Just like is the case with other commonly abused drugs, abusers of OxyContin report feeling "high" whenever they introduce the drug to their system. Some abusers have compared this particular "high" feeling to that of heroin. It is important to note that like heroin, OxyContin is an opioid. According to Hales (2010), "opioids include opium and its derivatives (morphine, codeine, and heroin), and synthetic drugs that have similar sleep-inducing and pain-reliving properties" (p.367). Thus given its ability to depress the central nervous system, an overdose of OxyContin could be fatal. Some of the symptoms of an overdose of OxyContin include but they are not limited to a feeling of tiredness and confusion, general body weakness, dizziness, nausea, etc. According to Hyde and Setaro (2003), an overdose of the drug could also lead to respiratory depression. It should also be noted that OxyContin (like all opioids) is a highly addictive drug and for this reason, those who suddenly stop taking the drug could experience withdrawal symptoms. In those instances when it is taken as prescribed, the drug is rarely addictive. The most common withdrawal symptoms for the drug include depression, nausea, muscle ache, anxiety, etc. (Hyde and Setaro, 2003).

Addiction Treatment

There are various treatment options for individuals addicted to OxyContin. One option that has proven effective in the treatment of addiction to painkillers like OxyContin is medically-managed detoxification (Samuels and O'Boyle, 2013). Apart from detoxification, behavioral interventions could also be used in the treatment of addiction to OxyContin. These interventions seek to reduce the abuse of OxyContin amongst patients.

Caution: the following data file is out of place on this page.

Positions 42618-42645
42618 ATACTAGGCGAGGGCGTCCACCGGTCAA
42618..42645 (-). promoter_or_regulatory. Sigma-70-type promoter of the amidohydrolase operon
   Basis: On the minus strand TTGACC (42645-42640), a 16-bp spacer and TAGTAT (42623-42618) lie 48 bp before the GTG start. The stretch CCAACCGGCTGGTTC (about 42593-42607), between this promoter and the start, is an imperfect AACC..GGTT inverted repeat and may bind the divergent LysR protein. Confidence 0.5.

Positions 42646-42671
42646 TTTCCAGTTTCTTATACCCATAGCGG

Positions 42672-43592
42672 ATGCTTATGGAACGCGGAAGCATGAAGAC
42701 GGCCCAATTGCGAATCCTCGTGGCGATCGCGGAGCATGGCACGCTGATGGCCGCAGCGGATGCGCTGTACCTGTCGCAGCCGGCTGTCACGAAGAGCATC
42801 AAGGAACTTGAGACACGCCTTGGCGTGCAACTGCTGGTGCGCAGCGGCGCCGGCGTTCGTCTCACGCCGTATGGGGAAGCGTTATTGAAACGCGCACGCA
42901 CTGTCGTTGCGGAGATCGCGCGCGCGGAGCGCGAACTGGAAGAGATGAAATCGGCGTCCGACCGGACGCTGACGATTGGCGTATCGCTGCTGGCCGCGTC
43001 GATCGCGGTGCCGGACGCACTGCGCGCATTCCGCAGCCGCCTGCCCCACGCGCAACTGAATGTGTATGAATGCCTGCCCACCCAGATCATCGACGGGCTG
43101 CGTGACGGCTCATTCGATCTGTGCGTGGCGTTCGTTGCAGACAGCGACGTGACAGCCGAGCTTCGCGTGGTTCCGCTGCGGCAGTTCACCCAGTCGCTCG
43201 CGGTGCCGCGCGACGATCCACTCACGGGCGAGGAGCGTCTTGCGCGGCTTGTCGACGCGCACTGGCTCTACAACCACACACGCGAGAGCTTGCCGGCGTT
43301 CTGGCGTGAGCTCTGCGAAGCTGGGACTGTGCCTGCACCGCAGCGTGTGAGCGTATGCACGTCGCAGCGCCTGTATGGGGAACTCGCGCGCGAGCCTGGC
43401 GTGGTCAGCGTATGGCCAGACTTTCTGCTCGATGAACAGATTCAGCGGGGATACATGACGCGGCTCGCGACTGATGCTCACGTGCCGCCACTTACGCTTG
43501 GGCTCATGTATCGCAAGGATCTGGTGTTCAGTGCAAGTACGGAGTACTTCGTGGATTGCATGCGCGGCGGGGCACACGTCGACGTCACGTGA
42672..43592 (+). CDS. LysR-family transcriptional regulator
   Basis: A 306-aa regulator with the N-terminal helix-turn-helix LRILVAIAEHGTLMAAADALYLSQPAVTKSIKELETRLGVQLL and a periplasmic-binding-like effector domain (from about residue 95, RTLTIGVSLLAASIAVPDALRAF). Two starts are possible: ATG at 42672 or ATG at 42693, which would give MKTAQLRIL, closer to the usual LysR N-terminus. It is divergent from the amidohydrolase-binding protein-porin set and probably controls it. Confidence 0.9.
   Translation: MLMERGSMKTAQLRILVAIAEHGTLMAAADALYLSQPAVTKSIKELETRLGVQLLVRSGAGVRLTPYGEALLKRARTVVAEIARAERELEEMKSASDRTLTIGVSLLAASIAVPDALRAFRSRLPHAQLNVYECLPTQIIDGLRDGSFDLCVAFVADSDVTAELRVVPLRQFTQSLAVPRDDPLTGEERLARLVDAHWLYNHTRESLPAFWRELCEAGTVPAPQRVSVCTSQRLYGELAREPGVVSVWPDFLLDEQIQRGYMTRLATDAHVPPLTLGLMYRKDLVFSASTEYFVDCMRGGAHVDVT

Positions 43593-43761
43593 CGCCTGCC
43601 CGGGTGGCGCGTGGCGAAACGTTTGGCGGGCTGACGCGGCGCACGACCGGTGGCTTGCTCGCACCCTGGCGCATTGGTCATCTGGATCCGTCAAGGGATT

The Way Forward

Experts appear puzzled by the increased instances of prescription drug abuse. One of the factors which could be responsible for this trend is drug availability. The reasoning here is that amongst other factors, online pharmacies have made it relatively easy for individuals, particularly youngsters, to buy prescription drugs (U.S. National Library of Medicine - National Institutes of Health, 2013). In some cases, all an individual requires to make the said purchase is a credit card. Addiction to other illegal drugs could be yet another factor contributing to increased instances of prescription drug abuse. It is important to note that as drugs like cocaine and heroin become less available due to the concerted efforts of law enforcement officers to limit their use; those addicted to the said drugs could turn to easily available prescription drugs to satisfy their desire to be "high." Although it is much easier to obtain than perhaps cocaine or heroin, OxyContin according to Swartz (2012) happens to be more expensive than most illegal drugs.

According to the Office of National Drug Control Policy, the abuse of prescription drugs has been termed an epidemic by the Centers for Disease Control and Prevention (the White House, 2013). This is an indicator of how serious the problem is. For this reason, there is a need for all the stakeholders to take decisive measures in an attempt to end the epidemic. To begin with, the various agencies involved in the war against drugs should initiate an aggressive public campaign aimed at informing members of the public (particularly teens) about the dangers of abusing prescription drugs. Although many people are well aware of the dangers of abusing illegal drugs like cocaine, there are those who are convinced that prescription drugs are much safer. Indeed, as the Office of National Drug Control Policy notes, "some individuals who misuse prescription drugs, particularly teens, believe these substances are safer than illicit drugs because they are prescribed by a healthcare professional and dispensed by a pharmacist" (the White House, 2013). This statement goes a long way to indicate just how misinformed members of the public are about the dangers of abusing prescription drugs. There is also a need to have in place tougher penalties for those found to have contravened guidelines issued in relation to the issuance of prescription drugs.

Thankfully, the Obama Administration has in place a Prescription Drug Abuse Prevention… [END OF PREVIEW]